I was talking with a friend the other night, and he asked me my opinion about the line between addiction and normal behavior. He was wondering whether I think that everyone who looks at porn is a sex addict.
I don’t. (see some of our posts on sex addiction here)
Still, the conversation made me feel like writing something about my views on addiction causes. So here goes:
For the addicts who are still unaware, the line between normal- and addictive-behavior tends to blur again and again until it seems like more of faded smudge on their life. For those looking at addicts from the outside, the line normally seems so clear and so far away that they rarely believe it can be crossed back again.
I don’t personally believe that addiction per se is where things started for most people. By this I mean that no matter how hard we look, I believe that we will never find the elusive “addiction gene“, genes, or trigger.
Having been in the thick of it, I think that substance abuse is nothing but one possible outcome of set of circumstances, both biological and environmental, that lead some individuals down a particular path.
Impulsivity and other addiction causes
As I mentioned in earlier posts, addiction, at least to drugs (and I believe other addictions as well) is very closely related to a set of psychological conditions that have to do with impulse control problems.
I believe that individuals with increased impulsivity are simply more prone to putting themselves in situations that are inherently dangerous to their well-being. A simple example from non-drug related behavior might be one-night stands.
A typical person with no impulse control issues may hold off on sex if the only option was to have it unprotected. They may think to themselves “I need to stop, this could seriously affect the rest of my life.”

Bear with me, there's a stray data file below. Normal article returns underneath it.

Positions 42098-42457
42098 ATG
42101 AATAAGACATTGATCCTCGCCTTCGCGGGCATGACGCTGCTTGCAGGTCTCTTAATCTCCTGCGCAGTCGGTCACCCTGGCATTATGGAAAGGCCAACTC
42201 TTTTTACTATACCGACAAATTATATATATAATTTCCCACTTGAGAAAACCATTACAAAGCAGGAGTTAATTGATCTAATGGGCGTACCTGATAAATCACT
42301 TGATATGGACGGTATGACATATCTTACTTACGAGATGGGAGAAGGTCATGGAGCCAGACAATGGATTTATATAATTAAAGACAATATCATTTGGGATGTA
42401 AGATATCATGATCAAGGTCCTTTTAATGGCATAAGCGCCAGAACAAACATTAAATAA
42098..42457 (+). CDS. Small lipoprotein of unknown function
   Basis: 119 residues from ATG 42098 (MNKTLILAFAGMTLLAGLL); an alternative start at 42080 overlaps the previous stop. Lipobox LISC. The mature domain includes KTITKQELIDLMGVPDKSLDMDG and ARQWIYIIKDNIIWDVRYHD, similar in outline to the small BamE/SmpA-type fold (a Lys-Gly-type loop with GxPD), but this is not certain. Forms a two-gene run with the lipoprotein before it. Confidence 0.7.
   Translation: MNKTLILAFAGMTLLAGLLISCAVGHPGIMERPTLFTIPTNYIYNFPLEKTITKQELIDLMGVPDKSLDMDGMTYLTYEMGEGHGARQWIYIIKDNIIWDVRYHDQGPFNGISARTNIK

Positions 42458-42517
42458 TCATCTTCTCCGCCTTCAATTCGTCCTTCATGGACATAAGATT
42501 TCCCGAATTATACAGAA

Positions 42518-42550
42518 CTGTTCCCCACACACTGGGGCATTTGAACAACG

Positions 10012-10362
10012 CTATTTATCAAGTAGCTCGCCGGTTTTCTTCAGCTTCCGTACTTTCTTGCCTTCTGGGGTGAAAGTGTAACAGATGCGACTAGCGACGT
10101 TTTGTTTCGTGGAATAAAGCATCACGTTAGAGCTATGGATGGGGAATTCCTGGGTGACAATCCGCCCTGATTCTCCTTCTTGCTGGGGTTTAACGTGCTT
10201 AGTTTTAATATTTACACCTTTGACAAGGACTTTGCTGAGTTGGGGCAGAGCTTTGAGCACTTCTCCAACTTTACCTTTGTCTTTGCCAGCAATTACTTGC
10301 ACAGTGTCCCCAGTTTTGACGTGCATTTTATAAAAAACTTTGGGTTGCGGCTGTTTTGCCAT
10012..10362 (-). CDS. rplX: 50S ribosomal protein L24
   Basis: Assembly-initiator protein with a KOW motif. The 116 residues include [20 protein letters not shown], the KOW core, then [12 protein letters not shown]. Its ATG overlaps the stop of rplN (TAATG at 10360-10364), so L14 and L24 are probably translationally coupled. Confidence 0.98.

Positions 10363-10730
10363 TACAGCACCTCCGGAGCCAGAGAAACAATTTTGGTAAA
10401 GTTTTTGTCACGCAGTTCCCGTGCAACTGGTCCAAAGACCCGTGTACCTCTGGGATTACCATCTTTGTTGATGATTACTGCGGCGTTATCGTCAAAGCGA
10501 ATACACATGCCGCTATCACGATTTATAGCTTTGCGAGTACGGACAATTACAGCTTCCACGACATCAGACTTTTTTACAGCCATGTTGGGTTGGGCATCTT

A person who has a reduced ability to control initial impulses may have the exact same thought and yet go through with the action, leaving them feeling remorseful and anxious the next day, but still having put themselves at risk.
This is a very common occurrence among sex-addicts. The thoughts are there, the knowledge is there, the ability to connect those to actions is seriously lacking. While some people make moral judgments about this fact, I’ve seen enough research that connects this problem to biological processes and genetics that I’m now resigned to the fact that at least on some level, the issue is physical and neurochemical.
Addiction help – Cures, treatment, and solutions
Still, I think the battle is far from lost. I strongly believe that education, informed by actual knowledge rather than misguided mythology, can put people in a better position to deal with the issues even if their source is outside of their control.
Even aside from pharmacological treatments (as in medications) that can help, there are endless ways to help people learn to be in better control of their actions once they are aware of their initial deficit. That is how AA and many other support groups function. People within them ask others about decisions they’re making BEFORE they act on them.
We know already that when it comes to drugs, the equation changes once the person starts using regularly and for long periods of time.
Chronic substance abuse further breaks down the brain’s ability to control impulses by reducing functioning specifically in the prefrontal-cortex; the part of the brain right behind your forehead which is thouught to be the center of the brain’s control tower.
The cycle seems too obvious: Impulse control difficulties leading to dangerous behavior which leads to further impulsivity issues and so on…
The treatment, like the progression of the condition itself, needs to be long. I don’t believe that any 30 day treatment program will be able to resolve a condition that took years to develop. Still, the issue of treatment will come up again here. This is enough for now…
Question of the day:
Do you have any insights from your own experiences as to how addiction develops?